Dropping a section of Isome into likely looking spots it wasn't long before I caught my first fish, a tiny long spined sea scorpion that greedily scoffed my lure. Exploring the area further I soon caught a few more of them all fairly small. The fifth however was a fine specimen and had quite a large gut, much to my amusement.

Tiny but quite a nice golden brown colour.
Brown and pink this time.
Another small one.
The big brute! Hooked at the second attempt. They're very aggressive and usually have a second go if they don't get hooked first time round.
He was hiding in a small crack in about 6 inches of water.
Look at the size of that gut!

After popping into town for a bite to eat I returned to the mark and set up two bait rods. Electing to fish into one of the now submerged gullies I had seen earlier, three hook flappers with size 2 hooks baited up with black lug worm and tipped off with squid were soon out on the seabed and the waiting game began. Whilst watching my rod tips can be rather hypnotic, somewhat like watching a float waiting for it to go under, I had to divert my gaze a couple of times to admire the view of Edinburgh, Arthur's Seat, Salisbury Crags and the snow covered Pentland Hills behind them to the south and the sun beginning to dip beneath the horizon over towards the Forth Rail Bridge.

I can see my house from here!
A lovely sight.

As light faded I was hopeful of bites beginning to materialise as high tide approached. They did but were few and far between and not very positive. Just after high water a local angler arrived and we got talking. He told me I was in the right spot for my target species but that he found freshly dug blow lug or rag worm to be the best bait for them. I fished on for an hour or so but decided to call it a night at about 18:30.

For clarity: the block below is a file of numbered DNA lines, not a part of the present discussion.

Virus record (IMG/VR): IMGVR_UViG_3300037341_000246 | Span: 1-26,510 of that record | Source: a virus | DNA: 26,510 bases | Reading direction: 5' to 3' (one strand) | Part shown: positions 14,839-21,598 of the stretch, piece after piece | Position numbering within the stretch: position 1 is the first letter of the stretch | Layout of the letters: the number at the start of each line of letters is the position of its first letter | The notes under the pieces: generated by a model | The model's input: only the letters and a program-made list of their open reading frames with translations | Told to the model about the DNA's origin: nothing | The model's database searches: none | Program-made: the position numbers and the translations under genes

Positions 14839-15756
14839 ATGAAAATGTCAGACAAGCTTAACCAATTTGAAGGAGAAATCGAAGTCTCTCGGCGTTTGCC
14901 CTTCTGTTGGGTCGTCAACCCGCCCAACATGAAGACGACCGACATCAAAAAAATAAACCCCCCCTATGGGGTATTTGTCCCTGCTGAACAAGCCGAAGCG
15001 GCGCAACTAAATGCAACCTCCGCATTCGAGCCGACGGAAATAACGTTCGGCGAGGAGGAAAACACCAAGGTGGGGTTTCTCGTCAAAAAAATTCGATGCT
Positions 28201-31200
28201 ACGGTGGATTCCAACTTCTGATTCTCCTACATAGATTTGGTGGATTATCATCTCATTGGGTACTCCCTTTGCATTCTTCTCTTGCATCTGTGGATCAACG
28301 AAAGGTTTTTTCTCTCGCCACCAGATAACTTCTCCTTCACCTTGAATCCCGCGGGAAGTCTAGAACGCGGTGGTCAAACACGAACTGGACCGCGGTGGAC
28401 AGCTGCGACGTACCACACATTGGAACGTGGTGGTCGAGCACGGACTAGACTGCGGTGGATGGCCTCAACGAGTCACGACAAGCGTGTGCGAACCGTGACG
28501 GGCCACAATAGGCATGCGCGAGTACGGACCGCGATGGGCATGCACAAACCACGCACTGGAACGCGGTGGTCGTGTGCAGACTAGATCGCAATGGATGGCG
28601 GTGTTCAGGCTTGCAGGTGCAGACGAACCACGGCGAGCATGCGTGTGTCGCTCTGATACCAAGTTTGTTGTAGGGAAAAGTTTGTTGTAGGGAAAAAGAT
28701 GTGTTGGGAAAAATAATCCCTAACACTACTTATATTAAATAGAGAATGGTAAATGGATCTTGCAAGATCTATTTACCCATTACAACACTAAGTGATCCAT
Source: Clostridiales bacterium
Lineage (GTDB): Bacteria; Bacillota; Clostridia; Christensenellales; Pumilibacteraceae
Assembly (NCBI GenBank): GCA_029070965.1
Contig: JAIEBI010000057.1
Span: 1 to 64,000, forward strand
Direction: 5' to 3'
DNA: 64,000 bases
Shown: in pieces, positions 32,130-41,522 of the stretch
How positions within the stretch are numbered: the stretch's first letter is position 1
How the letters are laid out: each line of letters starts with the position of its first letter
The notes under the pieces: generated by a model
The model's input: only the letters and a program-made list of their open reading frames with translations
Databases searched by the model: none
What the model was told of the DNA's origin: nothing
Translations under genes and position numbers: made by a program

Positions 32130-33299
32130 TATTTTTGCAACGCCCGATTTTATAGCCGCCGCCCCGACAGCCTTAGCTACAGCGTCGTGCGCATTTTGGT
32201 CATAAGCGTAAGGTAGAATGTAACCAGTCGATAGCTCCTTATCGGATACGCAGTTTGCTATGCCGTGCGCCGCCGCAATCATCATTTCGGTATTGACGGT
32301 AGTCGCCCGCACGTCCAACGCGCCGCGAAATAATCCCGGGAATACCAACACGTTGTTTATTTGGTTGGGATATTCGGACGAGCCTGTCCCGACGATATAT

Another nice photograph of my rod tips in a stationary position.

When I got home I looked at the weather forecast and decided to have another go the following day. So this morning I went out and spent three hours digging lug for another crack at the same spot tonight. Unfortunately the resident fish didn't appreciate my efforts and despite a few small bites again I failed to catch anything. Oh well, the little buggers have eluded me once again and I think next time I visit the mark I'll go on a smaller tide or maybe fish the tide as it floods. I think I'll also try smaller hooks and perhaps fish running ledgers to aid bite detection. Regardless I'l be trying and trying again until I catch my first rocklings and viviparous blenny!

Tight lines, Scott.

Tuesday, January 08, 2013

Most Wanted : Atlantic Wolf Fish.

This year I'm going to try to catch some unusual species, ones that are only found in localised areas or perhaps ones that may be widespread but are not really targeted by anglers. Being a big fan of blennies a few of them are on my most wanted list and I'll discuss them in a future post but first of all I'd like to feature a fish that looks like a blenny, a huge blenny in fact! The Atlantic wolf fish.